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I Don't Trust Statistics That I Haven't Faked Myself

Václav Novotný has prepared an infographic comparing developer activity in Nette and Symfony. I'm eager and curious to look at it, but without an explanation of the metric, the numbers can be treacherously misleading. Exaggerating a bit: with a certain workflow and naive measurement, I could appear in the statistics as the author of 100% of the code without having written a single line.

Even with straightforward workflows, comparing the amount of commits is tricky. Not all commits are equal. If you add five important commits and at the same time ten people correct typos in your comments, you are, in terms of the number of commits, the author of one-third of the code. However, this isn't true; you are the author of the entire code, as corrections of typos are not usually considered authorship (as we typically perceive it).

In GIT, “merge-commits” further complicate matters. If someone prepares an interesting commit and you approve it (thus creating a merge-commit), you are credited with half of the commits. But what is the actual contribution? Usually none, as approval is a matter of one click on GitHub, although sometimes you might spend more time discussing it than if you had written the code yourself, but you don't because you need to train developers.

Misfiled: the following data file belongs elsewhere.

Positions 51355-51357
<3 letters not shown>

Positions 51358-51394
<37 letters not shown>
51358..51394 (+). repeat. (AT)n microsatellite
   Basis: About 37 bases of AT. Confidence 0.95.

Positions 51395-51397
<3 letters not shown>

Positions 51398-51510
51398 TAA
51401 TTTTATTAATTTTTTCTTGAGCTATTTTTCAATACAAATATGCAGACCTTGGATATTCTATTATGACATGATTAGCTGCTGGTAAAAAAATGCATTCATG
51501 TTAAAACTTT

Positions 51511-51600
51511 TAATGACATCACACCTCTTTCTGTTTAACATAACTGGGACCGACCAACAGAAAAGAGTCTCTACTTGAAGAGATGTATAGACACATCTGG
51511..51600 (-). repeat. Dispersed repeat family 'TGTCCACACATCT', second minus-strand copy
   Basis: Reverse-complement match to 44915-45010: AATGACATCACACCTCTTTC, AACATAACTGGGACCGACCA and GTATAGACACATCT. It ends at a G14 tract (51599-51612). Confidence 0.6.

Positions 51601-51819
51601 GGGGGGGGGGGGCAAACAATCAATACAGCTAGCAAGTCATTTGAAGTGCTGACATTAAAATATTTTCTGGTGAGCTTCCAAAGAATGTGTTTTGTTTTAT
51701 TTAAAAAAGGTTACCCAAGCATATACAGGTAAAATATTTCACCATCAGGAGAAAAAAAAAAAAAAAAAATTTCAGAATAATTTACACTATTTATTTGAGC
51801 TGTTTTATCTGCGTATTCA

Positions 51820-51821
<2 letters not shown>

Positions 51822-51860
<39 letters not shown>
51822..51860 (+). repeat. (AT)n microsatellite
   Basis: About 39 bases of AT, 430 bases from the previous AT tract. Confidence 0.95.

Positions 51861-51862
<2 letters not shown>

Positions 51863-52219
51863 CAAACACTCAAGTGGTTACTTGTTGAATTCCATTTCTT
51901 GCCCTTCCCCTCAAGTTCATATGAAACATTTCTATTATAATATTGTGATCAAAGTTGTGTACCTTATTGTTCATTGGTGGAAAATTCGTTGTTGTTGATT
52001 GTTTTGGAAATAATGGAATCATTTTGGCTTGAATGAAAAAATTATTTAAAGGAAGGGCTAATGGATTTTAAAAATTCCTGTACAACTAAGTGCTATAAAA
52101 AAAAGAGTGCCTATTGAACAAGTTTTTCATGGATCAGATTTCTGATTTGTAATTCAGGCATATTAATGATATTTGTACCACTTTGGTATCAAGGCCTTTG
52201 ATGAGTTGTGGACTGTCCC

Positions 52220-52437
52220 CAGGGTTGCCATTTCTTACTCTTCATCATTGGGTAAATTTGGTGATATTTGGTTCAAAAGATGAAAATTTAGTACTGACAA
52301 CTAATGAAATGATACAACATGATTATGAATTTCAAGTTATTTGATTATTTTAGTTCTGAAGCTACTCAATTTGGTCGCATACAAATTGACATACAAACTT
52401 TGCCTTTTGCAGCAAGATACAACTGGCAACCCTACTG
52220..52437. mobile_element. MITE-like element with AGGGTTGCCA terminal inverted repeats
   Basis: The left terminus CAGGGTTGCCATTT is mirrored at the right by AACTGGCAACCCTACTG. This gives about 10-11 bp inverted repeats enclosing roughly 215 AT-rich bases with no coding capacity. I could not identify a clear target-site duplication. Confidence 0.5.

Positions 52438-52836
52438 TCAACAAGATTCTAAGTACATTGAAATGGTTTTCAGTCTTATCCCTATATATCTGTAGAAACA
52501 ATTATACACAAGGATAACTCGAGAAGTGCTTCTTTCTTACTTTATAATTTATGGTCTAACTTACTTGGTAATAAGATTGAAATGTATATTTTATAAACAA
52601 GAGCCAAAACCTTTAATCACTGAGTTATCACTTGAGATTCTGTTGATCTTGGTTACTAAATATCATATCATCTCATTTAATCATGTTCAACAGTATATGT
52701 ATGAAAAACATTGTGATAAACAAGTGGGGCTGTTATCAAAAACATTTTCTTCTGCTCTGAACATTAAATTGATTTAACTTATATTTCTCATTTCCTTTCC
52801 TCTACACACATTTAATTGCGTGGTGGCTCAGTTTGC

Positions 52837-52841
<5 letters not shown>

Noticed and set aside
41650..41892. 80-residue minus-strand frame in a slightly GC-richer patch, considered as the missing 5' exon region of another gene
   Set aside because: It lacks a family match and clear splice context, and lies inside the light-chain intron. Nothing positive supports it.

Therefore, instead of the number of commits, it is more appropriate to analyze their content. The simplest measure is to consider the number of changed lines. But even this can be misleading: if you create a 100-line class and someone else merely renames the file with it (or splits it into two), they have “changed” effectively 200 lines, and again you are the author of one-third.

If you spend a week debugging several commits locally before sending them to the repository, you are at a disadvantage in the number of changed lines compared to someone who sends theirs immediately and only then fine-tunes with subsequent commits. Therefore, it might be wise to analyze, perhaps, summaries for the entire day. It is also necessary to filter out maintenance commits, especially those that change the year or version in the header of all files.

Then there are situations where commits are automatically copied from one branch to another, or to a different repository. This effectively makes it impossible to conduct any global statistics.

Analyzing one project is science, let alone comparative analysis. This quite reminds me of the excellent analytical quiz by Honza Tichý.

Related: How the ‘Hall of Fame’ on is calculated

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